• An account of how the requirement to cooperate with employees has been fulfilled.

Work on Active Measures: Additional Considerations

Work on active measures is to encompass five key areas including:

  • Working conditions
  • pay and terms of employment;
  • recruitment and promotion;
  • education and training;
  • reconciliation of employment and parenthood

The Act also includes a general requirement to investigate discrimination in relation to opportunities and recruitment.

In addition, if a job applicant is not employed or selected for an interview, or if an employee is not promoted or selected for education or training for promotion, the employer must provide, upon request, information relating to the “education, professional experience and other qualifications that the person had who was selected for the employment interview or who obtained the job or the place in education or training.”

Complying with Sweden’s Proposed EU Directive Legislation

The EU Pay Transparency Directive was approved in 2023, establishing a clear framework for EU member states to apply the principle of equal pay for equal work or work of equal value.

EU member states have three years from June 7, 2023 to transpose the directive into law. Likely implementation dates are 2026, however, some countries may enact legislation earlier. All 27 member states are required to adopt the directive.

Sweden’s proposed legislation expands on the directive’s minimum requirements, applying its law to employers with 10 or more employees. Some key provisions of the proposed legislation include:

  • Requirement to develop a salary chart: Employers with 10 or more employees must prepare a salary chart during a year which accounts for groups of male and female employees that are performing work that can be considered equal or equivalent. The salary chart would also contain an analysis of wage differences that are directly or indirectly related to gender, and account and timeline of salary adjustments to remedy such differences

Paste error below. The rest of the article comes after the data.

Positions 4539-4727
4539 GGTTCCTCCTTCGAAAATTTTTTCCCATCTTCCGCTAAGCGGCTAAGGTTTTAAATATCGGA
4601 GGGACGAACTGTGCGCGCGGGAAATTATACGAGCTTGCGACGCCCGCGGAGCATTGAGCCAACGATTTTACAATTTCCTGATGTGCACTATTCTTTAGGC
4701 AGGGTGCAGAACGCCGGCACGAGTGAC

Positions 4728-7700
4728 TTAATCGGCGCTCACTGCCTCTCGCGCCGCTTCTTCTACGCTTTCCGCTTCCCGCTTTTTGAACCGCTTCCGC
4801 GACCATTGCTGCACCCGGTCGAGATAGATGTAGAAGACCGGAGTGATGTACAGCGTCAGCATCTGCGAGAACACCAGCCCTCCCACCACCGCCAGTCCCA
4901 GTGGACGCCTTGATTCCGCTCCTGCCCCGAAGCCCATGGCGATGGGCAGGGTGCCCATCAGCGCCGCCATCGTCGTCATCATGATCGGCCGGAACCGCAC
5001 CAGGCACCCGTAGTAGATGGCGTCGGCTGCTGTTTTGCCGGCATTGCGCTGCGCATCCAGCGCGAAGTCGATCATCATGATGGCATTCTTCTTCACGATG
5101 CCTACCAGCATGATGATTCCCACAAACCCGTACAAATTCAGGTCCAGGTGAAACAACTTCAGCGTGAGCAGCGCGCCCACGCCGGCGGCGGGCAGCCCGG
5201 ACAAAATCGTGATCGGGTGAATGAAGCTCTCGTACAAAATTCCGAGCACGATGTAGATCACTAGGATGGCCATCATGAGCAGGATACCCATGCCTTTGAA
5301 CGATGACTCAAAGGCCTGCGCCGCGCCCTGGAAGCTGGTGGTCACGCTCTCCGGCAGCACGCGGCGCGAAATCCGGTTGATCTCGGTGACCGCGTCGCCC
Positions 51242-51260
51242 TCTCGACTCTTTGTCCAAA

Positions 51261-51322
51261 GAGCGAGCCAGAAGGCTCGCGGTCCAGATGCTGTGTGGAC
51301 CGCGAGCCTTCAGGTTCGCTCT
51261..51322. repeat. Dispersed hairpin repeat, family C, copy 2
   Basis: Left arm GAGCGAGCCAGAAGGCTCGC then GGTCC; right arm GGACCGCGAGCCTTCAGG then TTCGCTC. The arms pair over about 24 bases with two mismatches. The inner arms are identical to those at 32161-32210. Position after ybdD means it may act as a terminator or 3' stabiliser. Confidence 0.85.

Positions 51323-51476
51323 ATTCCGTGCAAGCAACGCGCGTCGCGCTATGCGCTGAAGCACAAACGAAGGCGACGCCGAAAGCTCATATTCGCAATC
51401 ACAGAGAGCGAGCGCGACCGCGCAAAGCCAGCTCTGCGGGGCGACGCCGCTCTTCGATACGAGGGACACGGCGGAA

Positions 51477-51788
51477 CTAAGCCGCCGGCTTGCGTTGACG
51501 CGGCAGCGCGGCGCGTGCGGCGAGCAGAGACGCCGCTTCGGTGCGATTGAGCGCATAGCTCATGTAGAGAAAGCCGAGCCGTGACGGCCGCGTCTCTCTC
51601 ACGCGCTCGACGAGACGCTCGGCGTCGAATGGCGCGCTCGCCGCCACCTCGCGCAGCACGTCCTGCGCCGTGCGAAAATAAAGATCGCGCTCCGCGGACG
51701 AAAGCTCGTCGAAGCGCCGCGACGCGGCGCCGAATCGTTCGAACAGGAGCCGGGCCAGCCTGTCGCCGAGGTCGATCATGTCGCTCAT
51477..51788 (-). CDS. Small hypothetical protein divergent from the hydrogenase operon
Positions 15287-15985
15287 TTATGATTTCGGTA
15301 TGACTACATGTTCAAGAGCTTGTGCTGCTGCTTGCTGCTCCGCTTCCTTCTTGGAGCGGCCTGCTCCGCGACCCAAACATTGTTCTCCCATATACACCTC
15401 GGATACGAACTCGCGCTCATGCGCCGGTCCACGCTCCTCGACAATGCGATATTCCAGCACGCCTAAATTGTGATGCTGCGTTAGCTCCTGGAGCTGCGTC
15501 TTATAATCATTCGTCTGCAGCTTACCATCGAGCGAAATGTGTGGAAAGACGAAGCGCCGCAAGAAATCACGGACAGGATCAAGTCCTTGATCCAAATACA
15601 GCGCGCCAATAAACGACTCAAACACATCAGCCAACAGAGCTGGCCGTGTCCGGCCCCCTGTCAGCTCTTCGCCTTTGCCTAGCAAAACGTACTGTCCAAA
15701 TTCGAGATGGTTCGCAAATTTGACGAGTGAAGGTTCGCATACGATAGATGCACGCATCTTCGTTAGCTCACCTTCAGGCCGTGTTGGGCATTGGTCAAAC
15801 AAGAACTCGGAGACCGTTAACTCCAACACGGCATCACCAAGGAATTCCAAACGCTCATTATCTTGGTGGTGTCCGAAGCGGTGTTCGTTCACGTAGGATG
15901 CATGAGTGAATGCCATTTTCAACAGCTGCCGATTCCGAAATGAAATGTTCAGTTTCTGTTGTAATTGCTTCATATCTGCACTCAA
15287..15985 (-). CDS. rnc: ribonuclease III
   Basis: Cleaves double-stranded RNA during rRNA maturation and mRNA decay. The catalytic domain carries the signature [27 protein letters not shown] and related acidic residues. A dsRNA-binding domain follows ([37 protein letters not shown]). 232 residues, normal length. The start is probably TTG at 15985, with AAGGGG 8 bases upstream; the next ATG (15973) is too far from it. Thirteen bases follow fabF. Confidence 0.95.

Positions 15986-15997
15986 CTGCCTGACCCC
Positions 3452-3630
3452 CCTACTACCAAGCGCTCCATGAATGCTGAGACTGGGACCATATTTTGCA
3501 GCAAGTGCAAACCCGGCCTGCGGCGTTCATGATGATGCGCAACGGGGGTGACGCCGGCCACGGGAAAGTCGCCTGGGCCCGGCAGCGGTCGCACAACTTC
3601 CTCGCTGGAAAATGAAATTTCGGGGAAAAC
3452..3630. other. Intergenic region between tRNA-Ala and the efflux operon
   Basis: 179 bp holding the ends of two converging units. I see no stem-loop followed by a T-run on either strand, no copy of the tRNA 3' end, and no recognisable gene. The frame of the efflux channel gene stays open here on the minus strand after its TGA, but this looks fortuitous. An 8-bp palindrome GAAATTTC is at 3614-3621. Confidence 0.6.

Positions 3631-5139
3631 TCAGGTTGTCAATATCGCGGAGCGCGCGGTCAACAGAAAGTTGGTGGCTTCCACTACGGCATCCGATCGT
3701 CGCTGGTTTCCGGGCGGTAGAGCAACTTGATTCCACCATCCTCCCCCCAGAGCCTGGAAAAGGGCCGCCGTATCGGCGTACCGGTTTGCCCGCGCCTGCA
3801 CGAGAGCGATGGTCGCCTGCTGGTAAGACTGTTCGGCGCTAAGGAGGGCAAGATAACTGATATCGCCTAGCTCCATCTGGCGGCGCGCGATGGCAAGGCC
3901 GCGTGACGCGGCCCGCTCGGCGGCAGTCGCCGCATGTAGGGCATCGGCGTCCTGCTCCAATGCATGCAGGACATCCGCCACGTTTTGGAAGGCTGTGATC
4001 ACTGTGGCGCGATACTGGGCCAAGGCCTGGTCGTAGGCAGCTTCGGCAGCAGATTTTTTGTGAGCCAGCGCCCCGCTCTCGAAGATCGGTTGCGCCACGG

• Requirement to develop and submit payroll report, which includes:
    • wage differences between women and men;
    • wage differences between women and men with regard to salary supplements or variable allowances;
    • median wage differences between women and men;
    • median wage differences between women and men with respect to wage supplements or variable compensation;
    • the proportion of women and men who receive salary supplements or variable allowances; and
    • the proportion of women and men in each salary quartile.
  • Pay transparency requirements: On the request of an employee the employer must provide written information about the employee’s salary compared to the average salary, broken down by gender, for that respective employee group. This information must be provided no later than 2 months from the request
  • Salary range requirement: Employer must provide applicant current salary or starting salary range. Employers must also provide applicable collective agreement provisions
  • Salary history ban: Employers cannot ask applicant about salary from a different employer.

Initial Steps for Swedish Employers

While Sweden’s proposed legislation is mostly in line with the EU Directive requirements, there are subtle nuances — notably, the significant applicability expansion to small employers.

Organizations with operations in Sweden now have the framework of what is required. Some initial steps to prepare for compliance include:

  • Pay explainability. Prepare to explain how you differentiate and define performance in setting base salaries. Pay transparency legislation means workers must be given access to criteria used to define salary and pay raises.
  • Analyze pay gaps. Identify the causes where pay disparities exceed 5%. If there is no objective justification, we recommend addressing any anomalies to remove those unexplained gaps.
  • Intersectional pay equity audit. Intersectionality is essential to close the gender pay gap. It recognizes that individuals can experience discrimination and inequality based on the intersection of multiple identities, such as race, gender, disabilities, age, and more. Intersectional discrimination is defined in the EU Transparency Directive.

Latest article